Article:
Back To Basics


In my business which is Photography, every once in a while it’s good to get back to basics. Get back to your roots, your foundation if you will, so you can get a better perspective on where you’re at now. Are you any better? Has your technique improved? Are you still seeing the shots you saw when all this was new, or are you starting to lose touch a little. Getting a little stale.

Hopefully you’ve improved. Technical skill should definitely be better. You got new and improved gear that is technically superior to what you were using back in the beginning. Post processing should be way up too. The software has been improved to the point of being magic. But the big thing is, and what is the single most important skill a photographer has, is, has your eye improved. Are you seeing things in a new way after years of experience, or are you still shooting the same way you did when you first started. Retaining a lot of the enthusiasm and developing the style you began in the beginning is ok but has your vision clarified and increased your ability to capture what you’re seeing in a better way. Are your pictures working better. These are the questions I ask myself when I go back to basics.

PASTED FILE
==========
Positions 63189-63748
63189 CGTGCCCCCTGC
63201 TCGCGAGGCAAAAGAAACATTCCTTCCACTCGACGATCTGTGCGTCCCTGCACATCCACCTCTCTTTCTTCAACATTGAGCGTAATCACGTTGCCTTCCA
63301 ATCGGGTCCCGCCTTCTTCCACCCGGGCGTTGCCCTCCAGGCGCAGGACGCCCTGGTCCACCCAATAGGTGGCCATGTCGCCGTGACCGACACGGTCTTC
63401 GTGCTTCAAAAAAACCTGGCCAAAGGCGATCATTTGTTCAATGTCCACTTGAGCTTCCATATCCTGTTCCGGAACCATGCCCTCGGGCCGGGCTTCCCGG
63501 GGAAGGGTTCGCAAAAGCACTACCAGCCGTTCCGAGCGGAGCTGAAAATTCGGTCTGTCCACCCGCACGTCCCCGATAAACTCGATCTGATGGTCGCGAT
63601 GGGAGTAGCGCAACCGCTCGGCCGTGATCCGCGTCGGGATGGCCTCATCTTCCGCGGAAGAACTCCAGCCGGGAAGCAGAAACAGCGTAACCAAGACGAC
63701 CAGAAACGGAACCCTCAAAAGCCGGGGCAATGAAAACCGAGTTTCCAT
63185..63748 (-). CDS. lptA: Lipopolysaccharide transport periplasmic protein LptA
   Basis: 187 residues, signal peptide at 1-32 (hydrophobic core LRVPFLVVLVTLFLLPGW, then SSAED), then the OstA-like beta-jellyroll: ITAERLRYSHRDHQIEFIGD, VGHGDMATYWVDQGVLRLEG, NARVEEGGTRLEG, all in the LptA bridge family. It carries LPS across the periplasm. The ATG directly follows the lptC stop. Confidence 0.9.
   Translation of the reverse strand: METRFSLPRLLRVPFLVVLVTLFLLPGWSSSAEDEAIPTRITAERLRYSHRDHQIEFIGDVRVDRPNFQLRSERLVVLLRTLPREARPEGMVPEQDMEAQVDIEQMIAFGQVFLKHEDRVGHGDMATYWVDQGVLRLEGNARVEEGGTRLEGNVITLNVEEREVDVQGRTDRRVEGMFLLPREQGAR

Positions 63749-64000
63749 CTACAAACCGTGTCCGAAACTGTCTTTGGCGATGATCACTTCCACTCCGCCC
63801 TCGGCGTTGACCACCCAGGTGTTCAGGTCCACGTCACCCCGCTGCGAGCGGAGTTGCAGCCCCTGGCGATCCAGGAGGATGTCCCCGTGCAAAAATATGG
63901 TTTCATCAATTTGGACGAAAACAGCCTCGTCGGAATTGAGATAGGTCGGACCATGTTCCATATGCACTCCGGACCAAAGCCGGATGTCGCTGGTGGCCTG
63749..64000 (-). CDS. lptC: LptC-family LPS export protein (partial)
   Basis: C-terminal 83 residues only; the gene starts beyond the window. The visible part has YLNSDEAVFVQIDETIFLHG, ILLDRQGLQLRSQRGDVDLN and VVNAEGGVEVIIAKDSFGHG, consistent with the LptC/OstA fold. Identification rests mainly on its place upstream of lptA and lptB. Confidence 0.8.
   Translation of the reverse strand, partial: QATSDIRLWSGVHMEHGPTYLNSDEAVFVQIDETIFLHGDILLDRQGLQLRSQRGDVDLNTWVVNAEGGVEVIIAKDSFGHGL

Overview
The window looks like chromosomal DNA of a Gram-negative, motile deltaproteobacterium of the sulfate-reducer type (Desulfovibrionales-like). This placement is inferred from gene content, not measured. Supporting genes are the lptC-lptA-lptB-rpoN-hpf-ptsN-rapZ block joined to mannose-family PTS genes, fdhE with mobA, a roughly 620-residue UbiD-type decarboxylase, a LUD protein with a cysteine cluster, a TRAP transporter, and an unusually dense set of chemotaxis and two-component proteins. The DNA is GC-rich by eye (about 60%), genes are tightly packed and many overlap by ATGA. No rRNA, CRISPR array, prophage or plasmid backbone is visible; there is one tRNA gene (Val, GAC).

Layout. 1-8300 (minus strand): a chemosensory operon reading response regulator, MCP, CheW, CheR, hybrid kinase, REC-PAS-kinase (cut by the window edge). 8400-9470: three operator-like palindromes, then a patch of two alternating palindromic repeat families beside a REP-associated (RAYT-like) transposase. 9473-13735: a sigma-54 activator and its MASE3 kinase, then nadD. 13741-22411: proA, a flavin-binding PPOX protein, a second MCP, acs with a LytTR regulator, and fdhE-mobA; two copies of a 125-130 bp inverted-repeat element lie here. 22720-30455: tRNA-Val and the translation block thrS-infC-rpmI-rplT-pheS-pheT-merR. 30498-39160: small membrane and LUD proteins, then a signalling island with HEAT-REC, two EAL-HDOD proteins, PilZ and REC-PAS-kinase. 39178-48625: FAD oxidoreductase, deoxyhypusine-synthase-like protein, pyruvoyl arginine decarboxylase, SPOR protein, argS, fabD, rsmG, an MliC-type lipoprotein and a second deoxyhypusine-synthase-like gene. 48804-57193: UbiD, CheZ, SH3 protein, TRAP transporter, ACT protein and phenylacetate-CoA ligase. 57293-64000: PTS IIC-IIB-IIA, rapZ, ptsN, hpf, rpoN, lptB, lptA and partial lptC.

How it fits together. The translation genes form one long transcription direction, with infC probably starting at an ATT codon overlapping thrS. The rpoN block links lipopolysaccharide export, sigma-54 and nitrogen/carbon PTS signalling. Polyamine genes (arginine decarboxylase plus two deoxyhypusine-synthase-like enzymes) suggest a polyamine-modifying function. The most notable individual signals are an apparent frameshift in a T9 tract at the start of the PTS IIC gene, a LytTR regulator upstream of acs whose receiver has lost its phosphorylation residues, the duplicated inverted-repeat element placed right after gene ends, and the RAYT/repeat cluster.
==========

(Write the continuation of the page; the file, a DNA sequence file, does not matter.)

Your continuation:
The difference in your early work, and is it better, is when you showed someone your images then and they said “Oh, cool. Where’d you see that?” and when they see one of your images now and say “Oh man, Unbelievable. That is incredible.” I like to hear the second one best. I don’t always get it but I get it a lot more than I used to. One hopes that indicates progress.

The shot above is one of my earliest images taken in Yellowstone way back when digital cameras were still diesel-powered. I like to think it still works. I refer back to this time period a lot because it was a time of greatest excitement for me, everything was new. I couldn’t turn around without taking a zillion photos. I literally shot thousands and thousands of images then, while terrified I was going to miss something and not get it recorded. The gear was less sophisticated, as was the software, and everything revolved around your eye, what would make a compelling image, what would be a unique view that the observer of my work would see for the first time as I did. The view finder was everything.

The jury is still out on my improvement percentage. I like to think I still see things the casual observer misses. I still get goose bumps when I see an image that really works and I realize that I created it. So I have decided there is nothing more for me to do but keep shooting, keep learning, keep seeing. Maybe one day I’ll know for sure what my status is. Until then I can keep referring to what I’ve done in the past and hope for the best.